Whipped this up for myself in the midst of a hectic morning.
Avocado with balsamic dip, artisanal olive baguette with fig spread, prosciutto & asiago. Yum!
THE PERSONAL BLOG OF CRYSTAL FLEMING
I’ve never been a huge fan of salads – unless it was a Caesar salad with lots of dressing. And if we’re really being truthful here, the the only reason I ate Caesar salads to begin with was to eat Caesar dressing. In the past, I would buy Romaine lettuce or baby spinach because I knew I “should” eat salad. But because I hated salad, the lettuce would inevitably go bad.
Since I began my veganish journey, I made a conscious decision to embrace all of my food preferences. Instead of trying to force myself to like things I did not like, I simply paid attention to what my body craved. I turned walking through the produce section into a spiritual and sensual experience. I would literally stand in front of the piles of fruits and vegetables and practice conscious breathing until it became evident what I wanted to get. I listened to my soul’s urge as I gazed intently at mangoes and rainbow chard. I noticed that there were certain things I’d never tried before – some vegetables I didn’t even know the names of. I paid attention to what I felt attracted as I mindfully touched and smelled cabbages, baby bok choy, tomatoes and radishes. I looked at other people’s vegan recipes and asked my Twitter followers for grocery shopping advice. When they mentioned items that piqued my curiosity, I’d try them. If something didn’t resonate, I didn’t bother.
With regard to salads, I began to notice that I was not against all salads per se – I was against most of the salads I had made – and eaten – in the past. I was dismayed with unimaginative salads, salads where the vegetables were not cut up into bite-sized appetizing portions, salads that were bland. But as I became more conscious about my eating, I began to notice that there were often salads that looked and tasted quite delicious to me at restaurants or friend’s homes. What made them so good? Well, the house salad at my favorite Thai place incorporated delicious dressings with ingredients I love (like ginger) along with tiny bits of tofu. Why did I like the tofu? Well, it added a bit of dimension and texture to the dish. Thinking about texture is particularly important for a plant based diet. When you give up meat, you have to think more carefully about getting various degrees of crunch and chewiness into your food. I began to see that many of my favorite vegetarian and vegan dishes in restaurants and recipes added texture with fried tofu, nuts, crunchy bits like chia seeds, peppers and so on.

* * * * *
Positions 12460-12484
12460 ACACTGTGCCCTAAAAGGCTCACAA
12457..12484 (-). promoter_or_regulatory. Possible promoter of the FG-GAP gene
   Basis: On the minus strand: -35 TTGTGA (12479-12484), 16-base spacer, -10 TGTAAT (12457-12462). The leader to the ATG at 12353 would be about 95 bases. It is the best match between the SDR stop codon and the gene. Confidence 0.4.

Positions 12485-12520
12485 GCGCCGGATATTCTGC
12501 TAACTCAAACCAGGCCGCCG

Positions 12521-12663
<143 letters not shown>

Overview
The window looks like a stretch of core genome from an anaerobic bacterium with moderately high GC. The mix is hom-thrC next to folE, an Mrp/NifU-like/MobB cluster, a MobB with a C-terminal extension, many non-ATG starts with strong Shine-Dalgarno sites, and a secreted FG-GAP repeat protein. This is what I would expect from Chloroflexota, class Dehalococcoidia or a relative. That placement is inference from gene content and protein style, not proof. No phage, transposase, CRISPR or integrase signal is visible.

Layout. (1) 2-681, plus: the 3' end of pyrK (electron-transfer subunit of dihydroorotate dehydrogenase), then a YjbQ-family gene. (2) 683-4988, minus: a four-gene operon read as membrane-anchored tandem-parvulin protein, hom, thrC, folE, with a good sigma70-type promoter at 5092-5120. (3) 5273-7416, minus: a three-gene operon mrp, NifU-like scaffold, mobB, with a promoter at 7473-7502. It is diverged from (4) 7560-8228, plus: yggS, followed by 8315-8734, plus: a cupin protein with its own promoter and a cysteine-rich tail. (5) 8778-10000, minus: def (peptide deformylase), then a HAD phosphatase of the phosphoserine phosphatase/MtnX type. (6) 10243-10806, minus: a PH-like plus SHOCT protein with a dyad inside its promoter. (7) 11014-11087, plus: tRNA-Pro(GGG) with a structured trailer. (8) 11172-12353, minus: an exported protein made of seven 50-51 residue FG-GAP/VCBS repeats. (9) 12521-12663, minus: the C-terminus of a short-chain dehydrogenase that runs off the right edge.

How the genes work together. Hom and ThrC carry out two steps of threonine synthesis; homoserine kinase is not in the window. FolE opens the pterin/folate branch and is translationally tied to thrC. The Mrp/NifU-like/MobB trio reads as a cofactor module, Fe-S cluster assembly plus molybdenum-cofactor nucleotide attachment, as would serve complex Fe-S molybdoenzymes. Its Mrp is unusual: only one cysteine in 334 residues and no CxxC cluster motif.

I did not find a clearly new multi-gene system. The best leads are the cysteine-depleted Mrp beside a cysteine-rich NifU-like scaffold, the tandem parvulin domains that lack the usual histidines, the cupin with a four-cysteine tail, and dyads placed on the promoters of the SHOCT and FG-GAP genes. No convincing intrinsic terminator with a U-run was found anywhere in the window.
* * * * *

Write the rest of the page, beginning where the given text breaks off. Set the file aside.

So little, by little, I began to find a path toward salads that I could not only live with, but deeply enjoy. Being a Condiment Queen means I must have sauces, spices, herbs, dressings and tiny bits on hand that I enjoy. I realized that I really love salad leaves (cooked or raw) when they are drizzled with lemon juice. A sprinkle of sea salt and freshly ground black pepper also makes me my mouth happy. I also began to notice that the reason I hated most salads is because most of them are cold. I tend to like my vegetables a bit warm. I’m not sure why, it’s just the way I am. So in the spirit of giving myself what I want, I whipped up this half-cold, half-hot Serenity Salad, made with raw avocado and tomatoes layered over grilled kale and polenta.
Ingredients (2 servings)
1) Marinate organic Roma tomatoes in apple cider vinegar, freshly squeezed lemon juice, along with sea salt and black pepper. Chop up one avocado. Set aside.
2) In a large skillet, grill four handfuls of chopped kale in EVOO with fresh garlic over low to medium heat. Stir frequently to avoid burning the leaves. Season to taste and set aside.
3) Slice up two servings of polenta, grill in EVOO. Sprinkle with black pepper and a touch of sea salt. After about 5 minutes, add in the kale and cook on low heat for another 3-4 minutes.
4) In a bowl, layer the kale and polenta with the tomatoes and avocado. Drizzle with dressing. I used my homemade mango-berry vinaigrette. Devour.